LOCAL NEWS

Man ordered to spend at least 20 years in prison for ‘senseless’ killing

Oct 21, 2022, 2:57 PM | Updated: Nov 22, 2022, 11:06 pm
Hundreds of people attended a sentencing hearing Thursday for a 21-year-old man found guilty of mur...
Hundreds of people attended a sentencing hearing Thursday for a 21-year-old man found guilty of murder in connection with a 2021 shooting in Salt Lake City's Glendale neighborhood. (Kristin Murphy/Deseret News)
(Kristin Murphy/Deseret News)

SALT LAKE CITY — Hundreds of people attended a sentencing hearing Thursday for a 21-year-old man found guilty of murder in connection with a 2021 shooting in Salt Lake City’s Glendale neighborhood.

A group of people supported Alex Christopher Mendoza from the courtroom, and about 275 users logged into WebEx to listen remotely to the proceedings.

Mendoza, also known as Baby Alex, was sentenced to 15 years to life in prison for murder and 5 years to life for discharge of a firearm causing serious injury, both first-degree felonies. The two sentences will run consecutively.

Mendoza was also sentenced to three to 15 years in prison for discharge of a firearm causing injury and one to 15 years for possession of a weapon by a restricted person, both second-degree felonies. These sentences will run concurrently with the other two sentences.

Third District Judge Elizabeth Hruby-Mills said she believes there are “substantial rehabilitative needs” and encouraged Mendoza to take advantage of resources at the prison.

In August, Mendoza was found guilty of all four charges in connection with the shooting death of Emilio Salazar, 28, on Jan. 9, 2021. Police found Salazar facedown in the driveway of a home he and Mendoza had been visiting. Salazar was taken to a hospital where he died from his injuries.

Salazar’s family opted not to attend the hearing in person but attended online. In a letter read by prosecutor Byron Burmester, Duaine Salazar, Emilio’s father, said the family considers the entire case a tragedy. While they made the choice not to attend, the letter says, the family is united with their son against the “senseless act” that led to his death.

“We take no joy in this young man getting sentenced for a long time, or even possibly for the rest of his life. I find no joy in this, and we as a family are not rejoicing in this, as this whole story is a tragedy in every sense,” the letter said.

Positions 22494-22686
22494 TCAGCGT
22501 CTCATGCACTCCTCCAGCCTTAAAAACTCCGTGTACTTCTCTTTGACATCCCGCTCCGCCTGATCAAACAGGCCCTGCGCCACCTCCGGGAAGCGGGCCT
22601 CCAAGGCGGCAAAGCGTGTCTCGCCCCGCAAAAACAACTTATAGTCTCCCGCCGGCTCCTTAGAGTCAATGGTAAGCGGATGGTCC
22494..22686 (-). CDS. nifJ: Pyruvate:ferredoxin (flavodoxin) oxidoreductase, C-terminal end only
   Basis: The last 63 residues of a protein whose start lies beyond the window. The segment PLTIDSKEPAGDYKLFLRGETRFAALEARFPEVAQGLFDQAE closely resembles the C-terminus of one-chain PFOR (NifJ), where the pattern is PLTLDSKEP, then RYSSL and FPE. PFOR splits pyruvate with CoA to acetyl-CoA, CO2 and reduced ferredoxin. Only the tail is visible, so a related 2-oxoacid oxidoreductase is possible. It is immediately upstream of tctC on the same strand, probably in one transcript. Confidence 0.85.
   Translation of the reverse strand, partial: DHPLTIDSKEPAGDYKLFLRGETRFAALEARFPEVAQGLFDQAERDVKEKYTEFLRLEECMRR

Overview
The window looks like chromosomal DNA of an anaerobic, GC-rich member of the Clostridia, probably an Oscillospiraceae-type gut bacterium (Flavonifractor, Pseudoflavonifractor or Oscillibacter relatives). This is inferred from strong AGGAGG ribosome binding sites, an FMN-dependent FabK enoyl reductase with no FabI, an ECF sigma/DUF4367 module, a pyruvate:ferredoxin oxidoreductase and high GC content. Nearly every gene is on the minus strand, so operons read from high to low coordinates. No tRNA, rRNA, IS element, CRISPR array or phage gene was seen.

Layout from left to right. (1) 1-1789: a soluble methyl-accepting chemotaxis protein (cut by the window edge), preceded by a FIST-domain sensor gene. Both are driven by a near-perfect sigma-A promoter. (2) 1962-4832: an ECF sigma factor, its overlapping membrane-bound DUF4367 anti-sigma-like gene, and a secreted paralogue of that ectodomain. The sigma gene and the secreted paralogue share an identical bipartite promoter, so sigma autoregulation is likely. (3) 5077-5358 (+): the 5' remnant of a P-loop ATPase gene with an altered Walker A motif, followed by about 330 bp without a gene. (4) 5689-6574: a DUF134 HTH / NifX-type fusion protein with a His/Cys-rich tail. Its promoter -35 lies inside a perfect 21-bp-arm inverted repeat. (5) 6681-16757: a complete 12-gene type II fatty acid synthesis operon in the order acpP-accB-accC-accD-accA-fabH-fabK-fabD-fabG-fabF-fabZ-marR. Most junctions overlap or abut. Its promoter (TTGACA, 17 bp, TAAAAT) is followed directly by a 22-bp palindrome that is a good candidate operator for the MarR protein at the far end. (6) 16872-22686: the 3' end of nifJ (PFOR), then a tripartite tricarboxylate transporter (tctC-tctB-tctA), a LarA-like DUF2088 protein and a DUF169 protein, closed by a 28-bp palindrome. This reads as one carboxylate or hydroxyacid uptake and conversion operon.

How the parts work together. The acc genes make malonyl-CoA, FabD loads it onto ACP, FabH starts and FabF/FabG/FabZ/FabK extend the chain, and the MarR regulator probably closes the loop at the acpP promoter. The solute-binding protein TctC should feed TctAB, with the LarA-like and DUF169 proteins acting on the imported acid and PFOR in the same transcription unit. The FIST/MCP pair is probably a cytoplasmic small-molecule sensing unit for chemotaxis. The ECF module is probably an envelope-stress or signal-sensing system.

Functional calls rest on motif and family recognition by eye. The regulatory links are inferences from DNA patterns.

Duaine Salazar said his son was the joy of their family’s life. He was a triplet, he excelled at sports, he gave unforgettable hugs and he would put everyone else first.

“In every sense of the word, he was the absolute best and such an overwhelming, beautiful and strong presence to have been blessed with for such a short time. He will live in each of our breaths forever, and to say he is loved and missed doesn’t come close to what we feel for him,” the letter said.

Brad Anderson, Mendoza’s attorney, said his client still maintains his innocence, and they plan to file a motion for a new trial soon.

Juanita Washington, Mendoza’s juvenile probation officer between 2017 and 2019, testified at the sentencing that Mendoza and his family complied with all of the probation conditions during that time. She said it was surprising to probation staff that they never had a problem and Mendoza and his parents were very involved. She said they got calls warning them of issues, but did not run into any of those issues.

Anderson explained that he wanted to call someone who is not connected to either the victim or Mendoza to testify to his character, which is why he invited Washington.

Court documents in the case said Mendoza is “well-known to law enforcement and the gang community” and had “84 involvements with law enforcement between 2013 and 2020.” The documents also said he is a suspect in other shootings and homicides.

In his letter to the court, Duaine Salzar also talked about photos of the crime scene that were shared on social media, saying he’s outraged by that action. He asked the judge to impose the largest sentence possible but said, regardless of the sentence, Mendoza will have what they do not: the ability to see his family.

Burmester said these posts, showing Salazar’s deceased body and police interviews, should not have been given to the defendant and allowed to be put on social media. He said these clearly came from the evidence files they gave to Mendoza’s lawyer.

Hruby-Mills said she was concerned about the callousness associated with these social media posts, and said pulling things back from social media is challenging but suggested Burmester file a motion to seek to address the issue.

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Man ordered to spend at least 20 years in prison for ‘senseless’ killing